Status: Manic Monday. They always are—despite the fact that the weather was all around nasty in Denver and I managed to read all day Saturday and Sunday. I can see the end of the full manuscript tunnel. It’s in sight!
What song is playing on the ipod right now? I’LL BE AROUND by The Spinners (and yippee, the Joan Osborne version is popping on right behind it.)
One of the restrictions I put on my blog is that I will only spend 15-30 minutes doing it. Any more time than that would cut into my productivity. Can’t have that. I’m already too far behind on some stuff so I have to adhere to that time limit. That’s why I don’t always proofread as I should either.
Given that, I don’t always include everything I want to rant about. Thank goodness I can just continue on the next day.
So, back to contests and magaritas.
Even though I take a contest win with a grain of salt, I don’t want to imply that contests (and contest placements) have no value. Writers just also need to be aware of the limitations is all.
What is valuable about contests?
1. I didn’t mention this on Friday but obviously the more respected the contest, the more weight it will carry. For example, in the romance field, winning or placing in the Golden Heart is a big deal. It’s THE top contest for the unpublished writer in this genre. It’s going to carry more weight than the smaller contests—but still, good stuff can be anywhere so I’m going to keep an open mind regardless.
By the way, when I said that a lot of contest entries weren’t in publishable shape doesn’t necessarily translate into the judgment that the entry is so horrible, there’s no hope for the writer. It just means the work isn’t ready to be shopped. Now some entries do have writing issues. Statistically, that makes sense that some entries won’t have the same quality as others.
And what’s problematic is that a writer might have false expectations by winning or placing in a contest. With gung-ho, the writer might submit the manuscript and then suffer bewilderment when rejected. It won such-n-such contest, why aren’t agents and editors responding well to the material? The answer is simple. The work isn’t publishing-ready yet.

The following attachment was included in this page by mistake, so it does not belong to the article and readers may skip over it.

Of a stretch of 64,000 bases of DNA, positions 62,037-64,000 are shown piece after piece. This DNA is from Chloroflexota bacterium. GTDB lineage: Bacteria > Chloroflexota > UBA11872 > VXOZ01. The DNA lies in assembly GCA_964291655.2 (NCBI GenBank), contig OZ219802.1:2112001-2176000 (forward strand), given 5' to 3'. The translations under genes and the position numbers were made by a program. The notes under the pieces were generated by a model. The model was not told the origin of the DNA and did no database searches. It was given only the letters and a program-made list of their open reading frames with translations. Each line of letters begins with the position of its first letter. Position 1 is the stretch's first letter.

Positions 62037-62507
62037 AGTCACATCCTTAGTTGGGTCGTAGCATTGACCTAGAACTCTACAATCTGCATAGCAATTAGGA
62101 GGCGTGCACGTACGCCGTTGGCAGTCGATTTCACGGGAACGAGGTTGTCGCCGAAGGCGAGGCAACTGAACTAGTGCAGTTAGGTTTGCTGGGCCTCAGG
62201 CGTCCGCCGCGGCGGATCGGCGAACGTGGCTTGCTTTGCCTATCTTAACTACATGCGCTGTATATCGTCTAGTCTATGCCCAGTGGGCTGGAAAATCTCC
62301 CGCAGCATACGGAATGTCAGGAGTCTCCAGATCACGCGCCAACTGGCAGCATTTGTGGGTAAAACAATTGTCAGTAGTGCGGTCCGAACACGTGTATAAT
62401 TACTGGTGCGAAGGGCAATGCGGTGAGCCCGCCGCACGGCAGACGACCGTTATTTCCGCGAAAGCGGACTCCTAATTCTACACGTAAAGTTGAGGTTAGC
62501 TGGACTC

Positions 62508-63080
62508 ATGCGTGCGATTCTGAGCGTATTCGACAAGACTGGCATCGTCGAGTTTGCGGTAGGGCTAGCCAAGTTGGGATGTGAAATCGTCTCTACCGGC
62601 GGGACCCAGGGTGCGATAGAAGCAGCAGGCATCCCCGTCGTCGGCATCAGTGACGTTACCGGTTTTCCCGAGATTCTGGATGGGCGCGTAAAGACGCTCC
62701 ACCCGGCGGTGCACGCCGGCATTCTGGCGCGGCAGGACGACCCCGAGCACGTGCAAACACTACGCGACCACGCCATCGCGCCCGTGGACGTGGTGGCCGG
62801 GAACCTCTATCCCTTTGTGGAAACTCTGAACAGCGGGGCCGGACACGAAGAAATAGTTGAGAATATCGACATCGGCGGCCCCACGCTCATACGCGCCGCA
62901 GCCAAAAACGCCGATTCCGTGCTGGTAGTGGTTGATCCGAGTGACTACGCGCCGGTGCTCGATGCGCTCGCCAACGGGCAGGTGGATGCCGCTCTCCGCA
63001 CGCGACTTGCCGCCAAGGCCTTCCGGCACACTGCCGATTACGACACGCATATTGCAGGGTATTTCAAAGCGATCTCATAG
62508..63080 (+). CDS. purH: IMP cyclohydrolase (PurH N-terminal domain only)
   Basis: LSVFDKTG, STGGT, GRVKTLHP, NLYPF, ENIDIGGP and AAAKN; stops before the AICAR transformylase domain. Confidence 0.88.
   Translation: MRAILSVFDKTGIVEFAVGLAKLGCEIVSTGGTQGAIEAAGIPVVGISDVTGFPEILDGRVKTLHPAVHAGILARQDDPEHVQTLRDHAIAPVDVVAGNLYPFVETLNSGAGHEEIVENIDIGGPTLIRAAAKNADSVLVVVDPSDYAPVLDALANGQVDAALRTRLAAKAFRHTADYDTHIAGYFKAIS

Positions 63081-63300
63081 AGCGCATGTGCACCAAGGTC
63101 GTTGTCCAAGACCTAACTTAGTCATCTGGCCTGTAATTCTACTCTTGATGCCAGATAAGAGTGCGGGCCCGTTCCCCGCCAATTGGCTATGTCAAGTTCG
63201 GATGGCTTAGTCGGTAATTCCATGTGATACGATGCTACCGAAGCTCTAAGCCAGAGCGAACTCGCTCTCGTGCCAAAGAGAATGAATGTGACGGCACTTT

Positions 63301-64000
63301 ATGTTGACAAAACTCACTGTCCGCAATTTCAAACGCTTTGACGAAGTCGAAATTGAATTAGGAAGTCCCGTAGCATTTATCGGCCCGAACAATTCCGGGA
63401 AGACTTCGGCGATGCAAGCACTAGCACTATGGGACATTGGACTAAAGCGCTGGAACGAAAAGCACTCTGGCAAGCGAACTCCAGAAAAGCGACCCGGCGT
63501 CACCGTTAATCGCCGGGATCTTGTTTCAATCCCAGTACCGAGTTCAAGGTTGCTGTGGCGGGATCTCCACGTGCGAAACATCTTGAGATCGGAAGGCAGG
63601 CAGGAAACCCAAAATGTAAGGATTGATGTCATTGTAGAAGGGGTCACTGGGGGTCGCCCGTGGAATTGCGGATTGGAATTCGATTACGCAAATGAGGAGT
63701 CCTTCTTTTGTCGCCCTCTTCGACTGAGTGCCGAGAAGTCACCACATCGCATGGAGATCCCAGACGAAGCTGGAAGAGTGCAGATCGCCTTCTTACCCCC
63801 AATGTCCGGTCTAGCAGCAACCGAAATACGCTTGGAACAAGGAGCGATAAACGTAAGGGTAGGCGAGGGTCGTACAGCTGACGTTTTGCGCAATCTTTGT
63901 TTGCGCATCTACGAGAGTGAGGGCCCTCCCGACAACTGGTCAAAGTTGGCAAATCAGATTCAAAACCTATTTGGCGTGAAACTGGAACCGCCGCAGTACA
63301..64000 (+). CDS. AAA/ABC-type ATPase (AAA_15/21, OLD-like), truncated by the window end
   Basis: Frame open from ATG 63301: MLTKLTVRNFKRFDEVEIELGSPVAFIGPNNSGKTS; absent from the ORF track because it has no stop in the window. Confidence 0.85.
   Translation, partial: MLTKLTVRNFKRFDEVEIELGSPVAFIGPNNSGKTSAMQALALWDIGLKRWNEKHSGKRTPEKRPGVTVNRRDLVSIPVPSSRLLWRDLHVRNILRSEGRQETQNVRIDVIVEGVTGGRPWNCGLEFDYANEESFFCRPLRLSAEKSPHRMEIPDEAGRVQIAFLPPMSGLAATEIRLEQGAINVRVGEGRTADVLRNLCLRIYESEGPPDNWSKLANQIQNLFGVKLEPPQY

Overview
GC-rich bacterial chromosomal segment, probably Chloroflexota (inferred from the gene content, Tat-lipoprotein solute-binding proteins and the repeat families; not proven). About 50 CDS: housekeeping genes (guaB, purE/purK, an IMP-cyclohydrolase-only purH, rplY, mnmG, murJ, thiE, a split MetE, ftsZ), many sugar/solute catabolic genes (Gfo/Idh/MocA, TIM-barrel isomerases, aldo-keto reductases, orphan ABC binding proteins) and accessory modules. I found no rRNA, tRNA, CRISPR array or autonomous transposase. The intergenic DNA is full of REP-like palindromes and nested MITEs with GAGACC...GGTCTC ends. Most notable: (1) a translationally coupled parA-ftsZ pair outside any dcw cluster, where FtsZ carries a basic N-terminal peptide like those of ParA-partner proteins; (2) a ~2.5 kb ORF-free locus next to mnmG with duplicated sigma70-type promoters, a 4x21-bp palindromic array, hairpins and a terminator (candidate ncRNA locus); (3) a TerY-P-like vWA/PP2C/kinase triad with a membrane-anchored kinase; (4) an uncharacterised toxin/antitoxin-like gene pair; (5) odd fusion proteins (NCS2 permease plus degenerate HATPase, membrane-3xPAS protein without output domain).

Which brings me to the second point about why entering a contest could be a good thing.
2. A lot of contests offer feedback from reviewers, already published writers, and even from an agent or editor. I’ve judged some contests that simply had me rank the top choices. It’s great time-wise for me but I wonder if that short-changes the writers. I much prefer the contests where I can fill out the sheet or provide some feedback. I have received many a lovely thank you note from contest winners who really appreciated the supportive honesty of the critique I returned with the contest entry. At least, then I can say what might have stopped me from asking for a full or point out a plot device that might be a little over-used at present. I can also highlight all the things I liked.
Now, I think honest critique groups are a much better place to get feedback than contests but…
3. Contests, if you final, places your work in front of agents and editors. We are the final judges after all. If I like what I see, I’ll certainly ask for the full.
You don’t have to go the contest route to get this though. A great query letter followed up by some strong sample pages will get you a full manuscript request as well.
4. Contests create tangible deadlines that can highly motivate a writer. If you have to have the first three chapters and a synopsis in by such-n-such a date, it’s a great way to accomplish it.
Just keep that motivation going and finish and polish the rest of the novel.
And the best reason to enter a contest?
5. It might give you something to say in the bio section of your query letter.
Big smile here! That paragraph can be a little sparse for some writers.